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Opening Up the Door for Women in Mortgage

Editor's note: This article appears in the March 2021 issue of MReport, available here.  

To celebrate Women’s History Month, a panel of female employees from three different departments at Planet Home Lending joined MReport to discuss how they have found success in the mortgage industry and how other women are able to do the same. Sharing insights from their experiences on the front lines, ranging from originations to information technology to recruitment, the panel explores their experiences as minority women in the mortgage industry as well as the changes they have seen during their years in the business. 

This panel of women includes Aneeza Haleem, VP of Technology; Dalila Ramos, VP of Talent Acquisitionand Alishea Pipkin, Retail Branch Manager in Shreveport, Louisiana 

When you decided to enter the mortgage industry, what thoughts did you have regarding it being a male-dominated profession with few minorities? 

Aneeza Haleem: Coming to the mortgage industry was not very different from college, given that I majored in computer science engineering. I graduated in the early 2000s, and there were, and still are, very few professions where you feel truly represented. The mortgage industry did not stand out as that different from other industries when it came to minority representation. Growing up as a woman of color with a penchant for STEM, you are constantly required to prove your worth.  

Alishea Pipkin: Honestly, I did not perceive the mortgage industry as a male-dominated field when I first began. At the time, I looked at a career in the mortgage industry as a dream job, as it served the needs of my family and lifestyle well. It was the perfect job fit, allowing for flexibility to care for my children when needed, without being stuck behind a desk. Now, after 10 years in my role, I am so glad to be a part of the industry.  

Dalila Ramos: This question makes me laugh because I do not think anyone really “decides” to enter the mortgage industry. Often, individuals fall into it and stay for the entirety of their careers. I did not put much thought into it being male dominated until my mid-30s, when I started to grow and move up in my career. Then, I realized that no one looked like me, which could be hard at times, leading me to not speak up and feel uncomfortable on occasion. It was not until coming to work for Planet Home Lending that I was surrounded by so many powerful women in leadership.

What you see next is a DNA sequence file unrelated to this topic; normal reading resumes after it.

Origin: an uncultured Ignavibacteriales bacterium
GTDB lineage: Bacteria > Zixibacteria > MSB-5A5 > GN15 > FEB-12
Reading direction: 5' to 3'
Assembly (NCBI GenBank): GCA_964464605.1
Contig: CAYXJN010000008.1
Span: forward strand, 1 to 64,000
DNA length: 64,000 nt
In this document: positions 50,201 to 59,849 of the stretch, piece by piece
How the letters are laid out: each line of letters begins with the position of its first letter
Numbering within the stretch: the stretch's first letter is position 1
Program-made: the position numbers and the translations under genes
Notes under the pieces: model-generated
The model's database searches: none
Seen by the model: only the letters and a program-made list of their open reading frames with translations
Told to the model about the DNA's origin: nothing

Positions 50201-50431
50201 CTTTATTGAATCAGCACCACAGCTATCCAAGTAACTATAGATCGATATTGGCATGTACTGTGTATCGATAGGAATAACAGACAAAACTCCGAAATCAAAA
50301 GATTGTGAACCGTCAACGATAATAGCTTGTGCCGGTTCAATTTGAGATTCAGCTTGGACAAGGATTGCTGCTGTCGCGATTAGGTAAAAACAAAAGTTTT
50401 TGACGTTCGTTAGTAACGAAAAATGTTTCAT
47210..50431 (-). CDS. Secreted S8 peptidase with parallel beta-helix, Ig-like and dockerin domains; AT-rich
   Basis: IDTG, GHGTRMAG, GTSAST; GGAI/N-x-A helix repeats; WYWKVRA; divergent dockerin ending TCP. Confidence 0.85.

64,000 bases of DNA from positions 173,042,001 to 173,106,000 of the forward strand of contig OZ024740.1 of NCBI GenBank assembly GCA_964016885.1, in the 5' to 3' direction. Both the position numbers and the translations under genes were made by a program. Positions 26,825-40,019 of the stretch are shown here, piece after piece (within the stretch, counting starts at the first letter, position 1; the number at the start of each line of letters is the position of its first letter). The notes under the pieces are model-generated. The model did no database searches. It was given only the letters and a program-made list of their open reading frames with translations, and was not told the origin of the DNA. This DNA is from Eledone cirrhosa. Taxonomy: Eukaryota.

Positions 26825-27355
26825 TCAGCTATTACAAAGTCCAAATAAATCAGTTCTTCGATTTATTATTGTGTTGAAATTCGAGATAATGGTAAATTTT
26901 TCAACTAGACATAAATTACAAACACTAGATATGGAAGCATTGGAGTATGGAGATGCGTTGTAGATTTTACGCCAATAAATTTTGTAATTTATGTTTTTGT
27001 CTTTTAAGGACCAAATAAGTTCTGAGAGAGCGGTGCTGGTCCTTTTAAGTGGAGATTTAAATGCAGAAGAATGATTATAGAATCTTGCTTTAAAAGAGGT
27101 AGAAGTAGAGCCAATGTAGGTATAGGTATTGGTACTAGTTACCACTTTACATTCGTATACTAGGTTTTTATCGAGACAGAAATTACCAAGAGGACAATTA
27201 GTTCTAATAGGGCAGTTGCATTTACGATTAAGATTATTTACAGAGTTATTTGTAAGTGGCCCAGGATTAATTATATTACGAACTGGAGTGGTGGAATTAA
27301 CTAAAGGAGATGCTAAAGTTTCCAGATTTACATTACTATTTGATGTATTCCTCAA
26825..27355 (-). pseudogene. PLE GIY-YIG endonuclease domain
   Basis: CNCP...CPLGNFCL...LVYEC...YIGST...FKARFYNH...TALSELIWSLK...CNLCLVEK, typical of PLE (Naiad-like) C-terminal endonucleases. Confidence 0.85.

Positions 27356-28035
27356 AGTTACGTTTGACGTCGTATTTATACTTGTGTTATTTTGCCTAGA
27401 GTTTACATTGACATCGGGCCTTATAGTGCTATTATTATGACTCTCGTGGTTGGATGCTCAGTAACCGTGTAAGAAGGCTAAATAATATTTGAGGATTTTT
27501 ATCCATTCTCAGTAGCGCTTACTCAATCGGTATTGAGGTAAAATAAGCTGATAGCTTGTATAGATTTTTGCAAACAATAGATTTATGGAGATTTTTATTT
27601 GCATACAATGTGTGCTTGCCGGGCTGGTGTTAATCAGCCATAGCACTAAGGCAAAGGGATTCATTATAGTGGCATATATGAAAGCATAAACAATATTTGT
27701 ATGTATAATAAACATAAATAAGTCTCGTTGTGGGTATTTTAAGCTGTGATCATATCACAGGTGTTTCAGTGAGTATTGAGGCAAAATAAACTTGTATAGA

What has been your experience being a minority woman in the industry? 

Haleem: I used to feel a lot of pressure because I felt like I represented women in every interaction that I had, needing to do well so more women could get an opportunity. Over the years, that pressure has died down. Part of it may be my own maturity and experience, but I believe the world is changing as well. Equality is no longer considered a “woke” concept. It is becoming more mainstream. I see it every day at Planet, surrounded by smart, capable women and men who are open-minded enough to accept ideas at their merit and not be blinkered by the source of the idea. 

Pipkin: As a minority woman and a mother, I have found myself driven to work a little harder and feel the urge to prove myself every day. Though I love my career in this industry, it does not come without challenges, such as encountering and overcoming prejudices. For example, there have been male agents and other individuals who feel uncomfortable working with me because I am a female and a minority. To overcome this, I work to be prepared and knowledgeable, while being honest and seeking to learn what I do not know. Over the years, I have gained a lot of respect from different agents, being a source of knowledge and guidance for many. The challenges only drive me to outwork my counterparts and bring the best possible quality to my clients. 

Ramos: Learning and growing over the past 20 years in my career, the experience has been great overall. However, it has come with many challenges, such as coming from a different educational background than many others and wearing many hats throughout the day. However, being a woman of color and a single mother, I am only further encouraged to bring everything that I have to the table and work with passion to pave the way for the array of women I represent. 

How has your demographic affected your business? 

Haleem: Sometimes, when I walk into a room, it’s obvious the people there do not expect me to be leading the conversation or providing the solutions. I have not let what other people think about my gender or race affect how I approach projects. I simply prove that I can do my job and do it well by doing so 

Pipkin: Being a minority woman has helped me open the door for other women. My role has allowed me to help women of all races and ethnicities purchase new homes, many of them first-time homebuyers. With more and more women entering the mortgage industry, I am happy to see more women feel enabled to go through the mortgage process.  

Ramos: Being a minority in the mortgage industry has given me a level of trust with my minority peers and candidates, allowing me to connect with them and build a true relationship. I hold that dear to my heart, and I hope to never lose that. 

What kind of change have you seen in the industry in regards to minority women? Acceptance? Participation? Mentors? 

Haleem: I do not feel like a minority and that is a huge change. I do not feel the pressure of needing to be twice as good as everyone else in the room to get half the credit. I feel like I can be myself, that my ideas can stand on their own and do not need a stamp of approval from a majority representative. A decade ago, I was hard pressed to find ladies who not only pursued a STEM-based career, but also continued a full-time career post-motherhood. Now, it is more acceptable and more importantly, there is far more support. There have always been women in junior positions, starting their careers and then there are a few women in the C-suite, but middle management was usually an ovarian desert. I am happy to see this change. 

Pipkin: In recent years, I have seen the number of women in the mortgage industry and the number of women seeking mortgages grow significantly. It is a ripple effect. As more and more women enter the industry, more women feel empowered to enter it, and I think that mentorship is a powerful piece that will grow the number of minority women in our industry even further. When entering the industry, I had one strong mentor who allowed me to ask questions, and in turn, brought questions to me. Now, as more women enter the industry, I take that approach with them.